Father's Day: History and Quick Facts
May 20, 2010 12:00AM
The idea of Father's Day was conceived in Spokane, Washington by Sonora Dodd while she listened to a Mother's Day sermon in 1909.
Sonora Dodd of Spokane, Washington, first proposed the idea of a father's day in 1909. Mrs. Dodd wanted a special day to honor her father, William Smart, a Civil War veteran who was widowed when his wife died in childbirth with their sixth child. Mrs. Dodd wanted to celebrate the strength and selflessness her father had shown in raising his children as a single parent.
The first Father's Day was observed on June 19, 1910. June was chosen because it was the month of William Smart’s birth. In 1924, President Calvin Coolidge supported the idea of a national Father's Day. However, the first presidential proclamation honoring fathers was not issued until 1966, when President Lyndon Johnson designated the third Sunday in June as Father's Day. Father's Day has been celebrated annually since 1972 when President Richard Nixon signed the public law that made it permanent.
Father's Day has become a day to not only honor your father, but all men who act as a father figure. Stepfathers, uncles, grandfathers, and adult male friends are all honored on Father's Day. ( usa.gov )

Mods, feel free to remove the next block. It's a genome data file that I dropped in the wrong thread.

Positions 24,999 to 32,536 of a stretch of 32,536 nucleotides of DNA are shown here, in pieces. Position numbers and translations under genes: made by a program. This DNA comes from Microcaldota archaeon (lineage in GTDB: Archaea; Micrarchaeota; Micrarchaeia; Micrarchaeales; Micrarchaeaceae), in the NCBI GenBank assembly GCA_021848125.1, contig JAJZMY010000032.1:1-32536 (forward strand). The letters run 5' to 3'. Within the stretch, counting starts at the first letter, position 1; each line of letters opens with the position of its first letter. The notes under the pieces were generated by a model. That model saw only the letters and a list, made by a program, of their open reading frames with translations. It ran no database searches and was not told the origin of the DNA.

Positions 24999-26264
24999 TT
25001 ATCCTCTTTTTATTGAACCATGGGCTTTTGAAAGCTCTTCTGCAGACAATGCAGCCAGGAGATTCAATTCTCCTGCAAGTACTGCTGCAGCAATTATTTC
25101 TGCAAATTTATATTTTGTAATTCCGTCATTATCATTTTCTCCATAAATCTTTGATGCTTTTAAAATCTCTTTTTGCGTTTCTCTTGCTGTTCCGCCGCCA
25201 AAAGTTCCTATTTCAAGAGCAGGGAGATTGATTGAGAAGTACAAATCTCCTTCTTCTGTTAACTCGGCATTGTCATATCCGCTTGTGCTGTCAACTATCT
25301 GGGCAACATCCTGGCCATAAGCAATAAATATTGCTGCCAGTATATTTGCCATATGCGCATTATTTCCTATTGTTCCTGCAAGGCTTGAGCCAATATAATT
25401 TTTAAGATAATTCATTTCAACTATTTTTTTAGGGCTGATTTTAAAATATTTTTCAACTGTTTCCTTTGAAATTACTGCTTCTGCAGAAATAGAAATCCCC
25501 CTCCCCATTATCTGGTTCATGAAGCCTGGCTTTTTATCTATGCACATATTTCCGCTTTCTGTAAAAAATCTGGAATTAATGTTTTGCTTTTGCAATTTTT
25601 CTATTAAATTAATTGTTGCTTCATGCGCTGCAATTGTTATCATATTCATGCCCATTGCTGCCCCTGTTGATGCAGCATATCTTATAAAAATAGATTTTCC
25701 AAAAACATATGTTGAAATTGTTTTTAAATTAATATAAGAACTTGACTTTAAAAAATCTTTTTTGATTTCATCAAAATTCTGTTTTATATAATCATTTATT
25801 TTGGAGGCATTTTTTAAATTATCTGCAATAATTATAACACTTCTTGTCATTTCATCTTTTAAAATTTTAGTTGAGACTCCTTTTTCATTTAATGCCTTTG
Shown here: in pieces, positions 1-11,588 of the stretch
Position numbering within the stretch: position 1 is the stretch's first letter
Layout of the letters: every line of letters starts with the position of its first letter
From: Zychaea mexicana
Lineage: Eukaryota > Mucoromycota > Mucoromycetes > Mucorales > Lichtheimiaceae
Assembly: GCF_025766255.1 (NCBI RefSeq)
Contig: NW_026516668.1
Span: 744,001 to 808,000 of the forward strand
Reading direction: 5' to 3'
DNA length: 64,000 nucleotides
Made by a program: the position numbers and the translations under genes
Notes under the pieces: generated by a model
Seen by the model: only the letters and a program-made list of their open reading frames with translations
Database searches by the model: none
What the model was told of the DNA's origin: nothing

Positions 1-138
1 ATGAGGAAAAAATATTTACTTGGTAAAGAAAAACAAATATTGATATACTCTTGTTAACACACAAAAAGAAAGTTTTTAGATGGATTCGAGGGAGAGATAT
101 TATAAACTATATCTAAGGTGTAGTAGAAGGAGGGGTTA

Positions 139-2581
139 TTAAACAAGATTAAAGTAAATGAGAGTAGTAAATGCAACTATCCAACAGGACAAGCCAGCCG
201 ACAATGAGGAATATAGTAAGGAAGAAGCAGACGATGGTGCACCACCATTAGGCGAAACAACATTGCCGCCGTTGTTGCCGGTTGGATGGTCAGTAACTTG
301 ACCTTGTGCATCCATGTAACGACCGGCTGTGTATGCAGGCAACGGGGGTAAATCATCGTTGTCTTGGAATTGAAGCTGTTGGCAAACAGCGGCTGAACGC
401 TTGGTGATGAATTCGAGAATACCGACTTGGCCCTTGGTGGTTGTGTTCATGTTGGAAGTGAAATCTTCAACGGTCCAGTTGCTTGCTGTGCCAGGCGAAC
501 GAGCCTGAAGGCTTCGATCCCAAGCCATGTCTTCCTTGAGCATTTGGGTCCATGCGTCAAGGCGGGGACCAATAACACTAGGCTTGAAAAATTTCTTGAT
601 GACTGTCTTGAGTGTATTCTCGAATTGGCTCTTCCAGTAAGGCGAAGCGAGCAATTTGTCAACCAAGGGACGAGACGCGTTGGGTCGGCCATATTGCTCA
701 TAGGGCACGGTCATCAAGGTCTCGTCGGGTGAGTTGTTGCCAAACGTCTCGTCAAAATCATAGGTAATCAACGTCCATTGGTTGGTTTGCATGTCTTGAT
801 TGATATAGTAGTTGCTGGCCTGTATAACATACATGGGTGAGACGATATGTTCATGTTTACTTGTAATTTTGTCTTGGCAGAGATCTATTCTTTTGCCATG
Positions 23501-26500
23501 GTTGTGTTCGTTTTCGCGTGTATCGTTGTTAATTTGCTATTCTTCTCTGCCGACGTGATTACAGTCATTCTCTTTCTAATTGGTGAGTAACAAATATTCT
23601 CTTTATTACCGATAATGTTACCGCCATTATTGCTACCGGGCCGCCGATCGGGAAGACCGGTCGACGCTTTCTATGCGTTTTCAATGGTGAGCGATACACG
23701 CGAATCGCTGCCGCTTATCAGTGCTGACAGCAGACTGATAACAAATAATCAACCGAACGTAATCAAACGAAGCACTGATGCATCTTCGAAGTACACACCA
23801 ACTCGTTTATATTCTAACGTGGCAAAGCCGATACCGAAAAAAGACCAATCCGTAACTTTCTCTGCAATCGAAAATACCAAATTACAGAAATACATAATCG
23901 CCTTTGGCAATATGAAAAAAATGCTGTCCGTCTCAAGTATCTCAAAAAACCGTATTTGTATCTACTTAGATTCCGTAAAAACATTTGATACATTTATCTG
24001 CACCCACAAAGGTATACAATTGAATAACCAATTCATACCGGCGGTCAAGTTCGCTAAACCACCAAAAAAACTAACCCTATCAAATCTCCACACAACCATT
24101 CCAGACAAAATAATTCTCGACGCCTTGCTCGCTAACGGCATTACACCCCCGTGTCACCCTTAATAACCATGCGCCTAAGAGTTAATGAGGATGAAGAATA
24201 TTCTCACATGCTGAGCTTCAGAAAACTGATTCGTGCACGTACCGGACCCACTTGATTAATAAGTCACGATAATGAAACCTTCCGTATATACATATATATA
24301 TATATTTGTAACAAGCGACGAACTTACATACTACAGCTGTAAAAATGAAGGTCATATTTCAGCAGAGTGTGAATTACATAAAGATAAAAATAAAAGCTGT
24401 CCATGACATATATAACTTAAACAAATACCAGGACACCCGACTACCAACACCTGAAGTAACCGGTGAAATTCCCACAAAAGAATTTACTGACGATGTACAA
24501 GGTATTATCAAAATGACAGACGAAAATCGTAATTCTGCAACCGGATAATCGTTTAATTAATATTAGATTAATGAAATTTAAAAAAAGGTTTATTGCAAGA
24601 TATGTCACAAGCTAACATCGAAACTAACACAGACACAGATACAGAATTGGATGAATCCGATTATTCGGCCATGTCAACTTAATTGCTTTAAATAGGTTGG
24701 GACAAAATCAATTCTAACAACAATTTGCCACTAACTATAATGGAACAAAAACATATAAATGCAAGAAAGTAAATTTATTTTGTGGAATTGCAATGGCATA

By the Numbers
- This is a big day for the 67.8 million fathers in America.
- Of those fathers, 25.8 million are in married-couple families with children younger than 18. (22% of those are raising three or more kids!)
- Another 1.7 million dads are single fathers, making up 15% of the single parents in the U.S. About 47% are divorced, 29% never married, 18% are separated and 5% are widowed.
- Of the 30.2 million dads living with minor children, 85% lived only with their biological children. 11% lived with stepchildren, 4% with adopted kids and 1% with foster children.
- Nearly 95 million Father’s Day cards were given last year in the United States, making Father’s Day the fourth-largest card-sending occasion.
- Sons and daughters send 50% of the Father's Day card to their dads. Nearly 20% of Father’s Day cards are purchased by wives for their husbands. That leaves 30% of the cards which go to grandfathers, sons, brothers, uncles and “someone special.” ( US Census Bureau )
Fathers and Children
- Of the children younger than 6 in the U.S., 53% eat breakfast and 71% eat dinner with their father every day. That compares to 58% and 80% with mom.
- Another 36% had 15 or more outings with their father in the month before a 2006 survey. On average, fathers read six times a week to their children aged 3 to 5. And 66% of those under-6 kids received praise from dad three or more times a day.
- The Census Bureau counted 140,000 stay-at-home dads in 2008, caring for 234,000 children. Of these dads, 54% had two or more children and 52% enjoyed a family income of $50,000 or more annually. ( US Census Bureau )